But Manushyaputhiran feels publishing has a long way to go. “It’s a dream of mine to bring out children’s books, not just translations of Superman. But attractive colour panels and good quality paper require heavy investment, and huge sales to get returns. And parents whose children want Tamil comics won’t spend Rs. 100 on a children’s book.”

The Impact of Technology

At some point, the talk turns, inevitably, to technology and new media. Manushyaputhiran says several of his finds have come through blogs and Internet articles. “I run an online magazine, too, called Uyirosai, and make it a point to publish young writers (who use the Internet) either in that, or in Uyirmmai magazine itself.

“But the Internet also has a downside. There’s a very small market for serious literature, and while readers have gone up, the buyers haven’t. When so much is available online for free, why would they buy the books?”

Abilash notes another trend. “Tamil writers have been very quick to get online,” he says, “Most have their own websites, and the rest blog regularly. You see this a lot less among Hindi and Malayalam writers. All of Charu Nivedita’s articles are up on the Internet. And perhaps because of the Sri Lankan Diaspora, you see clicks from various countries for Tamil blogs. The reach has grown tremendously.”

Online book stores do decent business selling Tamil books. “This boom calls for a lot of innovation from the writer,” Ramakrishnan says. “I adapt my books to whatever technology comes in. I’ve got several books ready in eBook format, and from January, they should be available on iPhone through an app. Within a year, all my books will be available on Google Books. I’m redesigning my website, so people can place orders directly.”

Abilash feels this is not without problems. “Earlier, mainstream and literary writing were different. But over the past couple of years, literary novelists like S Ramakrishnan and J Mohan have begun to write for cinema. So people who look for entertainment and not erudition are familiar with them; they read them. But these people are not serious readers. They aspire to literature of this kind because it has clique value. They’re often not prepared for what they find.

“They make celebrities out of writers, and when they have access to these celebrities, they make demands. Now, an experienced writer with a level head knows what to accept and what to shrug off. But a more volatile writer may waver. When pulp readers turn to literature, he may want to cater to them. And his reader base may take him by surprise. Suddenly, you find 1,000 hits on your blog. You say something controversial, and the number hits 10,000.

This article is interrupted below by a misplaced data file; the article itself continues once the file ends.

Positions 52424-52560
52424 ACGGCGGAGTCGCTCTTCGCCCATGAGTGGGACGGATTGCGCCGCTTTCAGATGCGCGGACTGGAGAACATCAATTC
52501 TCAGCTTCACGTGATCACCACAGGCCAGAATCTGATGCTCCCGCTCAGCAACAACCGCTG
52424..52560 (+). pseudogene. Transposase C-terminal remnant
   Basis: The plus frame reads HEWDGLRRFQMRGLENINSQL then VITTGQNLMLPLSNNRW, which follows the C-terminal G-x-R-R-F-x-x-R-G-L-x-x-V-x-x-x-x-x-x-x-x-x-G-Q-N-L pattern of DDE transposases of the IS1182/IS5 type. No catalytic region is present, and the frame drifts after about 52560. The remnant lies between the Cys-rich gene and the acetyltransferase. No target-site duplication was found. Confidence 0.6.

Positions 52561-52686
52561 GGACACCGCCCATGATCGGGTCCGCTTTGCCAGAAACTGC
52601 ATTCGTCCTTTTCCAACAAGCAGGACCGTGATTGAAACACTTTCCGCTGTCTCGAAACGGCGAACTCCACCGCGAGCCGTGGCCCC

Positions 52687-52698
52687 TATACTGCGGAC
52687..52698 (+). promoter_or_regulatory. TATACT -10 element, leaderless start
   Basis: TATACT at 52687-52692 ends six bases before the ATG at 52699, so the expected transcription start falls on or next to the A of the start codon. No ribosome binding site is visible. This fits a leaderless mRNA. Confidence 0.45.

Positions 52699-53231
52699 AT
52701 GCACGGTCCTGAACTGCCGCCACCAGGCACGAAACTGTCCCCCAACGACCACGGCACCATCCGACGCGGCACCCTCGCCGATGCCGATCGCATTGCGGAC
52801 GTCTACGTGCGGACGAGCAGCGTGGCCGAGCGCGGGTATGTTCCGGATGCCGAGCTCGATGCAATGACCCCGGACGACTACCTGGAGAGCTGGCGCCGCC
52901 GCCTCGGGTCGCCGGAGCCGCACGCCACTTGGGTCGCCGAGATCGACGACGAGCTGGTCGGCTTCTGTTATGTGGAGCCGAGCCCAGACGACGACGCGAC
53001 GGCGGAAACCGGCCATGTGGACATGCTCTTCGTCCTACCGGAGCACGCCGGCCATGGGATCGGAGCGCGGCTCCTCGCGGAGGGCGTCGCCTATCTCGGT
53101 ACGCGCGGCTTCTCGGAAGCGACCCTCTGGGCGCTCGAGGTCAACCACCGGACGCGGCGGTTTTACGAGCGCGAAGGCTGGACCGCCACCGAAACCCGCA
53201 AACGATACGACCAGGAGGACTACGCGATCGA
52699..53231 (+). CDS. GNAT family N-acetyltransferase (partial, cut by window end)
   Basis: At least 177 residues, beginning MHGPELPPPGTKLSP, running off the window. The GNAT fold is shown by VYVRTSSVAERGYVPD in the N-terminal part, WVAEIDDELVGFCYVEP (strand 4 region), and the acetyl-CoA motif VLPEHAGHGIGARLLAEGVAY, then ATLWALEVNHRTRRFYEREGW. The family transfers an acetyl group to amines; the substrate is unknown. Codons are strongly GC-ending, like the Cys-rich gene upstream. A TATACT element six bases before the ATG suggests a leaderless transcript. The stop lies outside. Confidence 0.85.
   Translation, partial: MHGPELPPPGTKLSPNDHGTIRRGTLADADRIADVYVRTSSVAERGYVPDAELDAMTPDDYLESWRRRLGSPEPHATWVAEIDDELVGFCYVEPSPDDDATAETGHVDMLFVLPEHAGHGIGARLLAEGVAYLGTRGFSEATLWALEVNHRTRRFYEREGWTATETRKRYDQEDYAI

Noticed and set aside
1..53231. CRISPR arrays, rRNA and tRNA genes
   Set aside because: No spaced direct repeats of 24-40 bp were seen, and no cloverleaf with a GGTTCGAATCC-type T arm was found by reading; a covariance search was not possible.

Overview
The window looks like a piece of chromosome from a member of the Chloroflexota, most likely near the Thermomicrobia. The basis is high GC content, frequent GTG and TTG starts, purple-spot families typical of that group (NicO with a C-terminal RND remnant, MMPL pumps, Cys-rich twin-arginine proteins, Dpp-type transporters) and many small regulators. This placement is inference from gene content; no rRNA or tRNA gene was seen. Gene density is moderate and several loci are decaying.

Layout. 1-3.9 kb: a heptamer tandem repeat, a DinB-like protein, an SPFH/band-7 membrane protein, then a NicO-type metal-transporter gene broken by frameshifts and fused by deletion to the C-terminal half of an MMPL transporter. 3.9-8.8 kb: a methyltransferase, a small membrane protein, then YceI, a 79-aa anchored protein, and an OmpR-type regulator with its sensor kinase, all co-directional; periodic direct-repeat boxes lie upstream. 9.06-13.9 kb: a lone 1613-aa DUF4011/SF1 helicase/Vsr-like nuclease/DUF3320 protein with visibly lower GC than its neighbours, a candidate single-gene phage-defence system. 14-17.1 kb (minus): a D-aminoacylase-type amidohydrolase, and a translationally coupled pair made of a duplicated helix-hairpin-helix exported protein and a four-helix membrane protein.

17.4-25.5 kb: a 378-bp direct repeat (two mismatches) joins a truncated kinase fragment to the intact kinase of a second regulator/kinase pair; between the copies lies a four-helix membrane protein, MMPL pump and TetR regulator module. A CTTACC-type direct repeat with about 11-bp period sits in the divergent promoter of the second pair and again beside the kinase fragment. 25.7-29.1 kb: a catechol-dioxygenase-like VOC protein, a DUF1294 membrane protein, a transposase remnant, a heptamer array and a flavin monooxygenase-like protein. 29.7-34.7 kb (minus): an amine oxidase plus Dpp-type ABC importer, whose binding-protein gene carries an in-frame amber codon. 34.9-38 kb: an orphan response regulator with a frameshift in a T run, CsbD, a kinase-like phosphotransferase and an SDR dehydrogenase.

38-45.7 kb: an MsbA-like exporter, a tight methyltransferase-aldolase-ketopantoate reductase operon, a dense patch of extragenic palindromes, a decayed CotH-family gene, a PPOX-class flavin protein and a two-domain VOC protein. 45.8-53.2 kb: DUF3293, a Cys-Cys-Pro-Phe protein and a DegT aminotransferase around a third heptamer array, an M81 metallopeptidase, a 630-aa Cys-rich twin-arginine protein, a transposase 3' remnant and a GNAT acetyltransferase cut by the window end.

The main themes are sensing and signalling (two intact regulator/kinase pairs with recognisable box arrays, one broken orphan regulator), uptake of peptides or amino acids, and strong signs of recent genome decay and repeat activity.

“Sundarramaswamy, who died recently, once said it takes 40 years to build a reader base of 10,000. But when it happens overnight, how do you react?” he asks

But he agrees that technology has far more benefits than liabilities. “I met writer Ashokamitran a while back, and he was speaking about how he finds it hard to cross the road to post his stories. And it made me think about how simple the Internet has made things. You shoot off a soft copy through your mail in an instant. You can even type a story out on your mobile phone and send it across.”

He recognises the how far the web reaches. “The Internet has given us forums to discuss books, and access to a huge data bank. If someone commissions an article at 6 p.m. and asks me to send it in by 9 a.m., I can write a scholarly piece in the time. I can do research for my novels online. And when your work is up online, people hear of you faster.”

Abilash is clearly excited by e-publishing. “Amazon has brought in self-publishing in English. If that happens in Tamil, or if eBooks are popularised, publishers would save a lot on printing costs. And if we get affordable tablets that support Tamil, like Aakash, for example, buying capacity goes up, expenditure comes down, and writers will get decent royalties. The money that goes into production could be channelled into marketing. The risk of publishing a book becomes nonexistent. Of course, this is wishful thinking for now. But there have been several positive effects already.”

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2 Comments

Raja, 5 years ago

Its nice to read about my favorite writer Ramakrishnan. Thanks for your writing.

Regard
Raja

Kaber Vasuki, 4 years ago

This is a brilliant article. A lot of questions that I was curious about have been answered. Keep up the good work Fountain Ink

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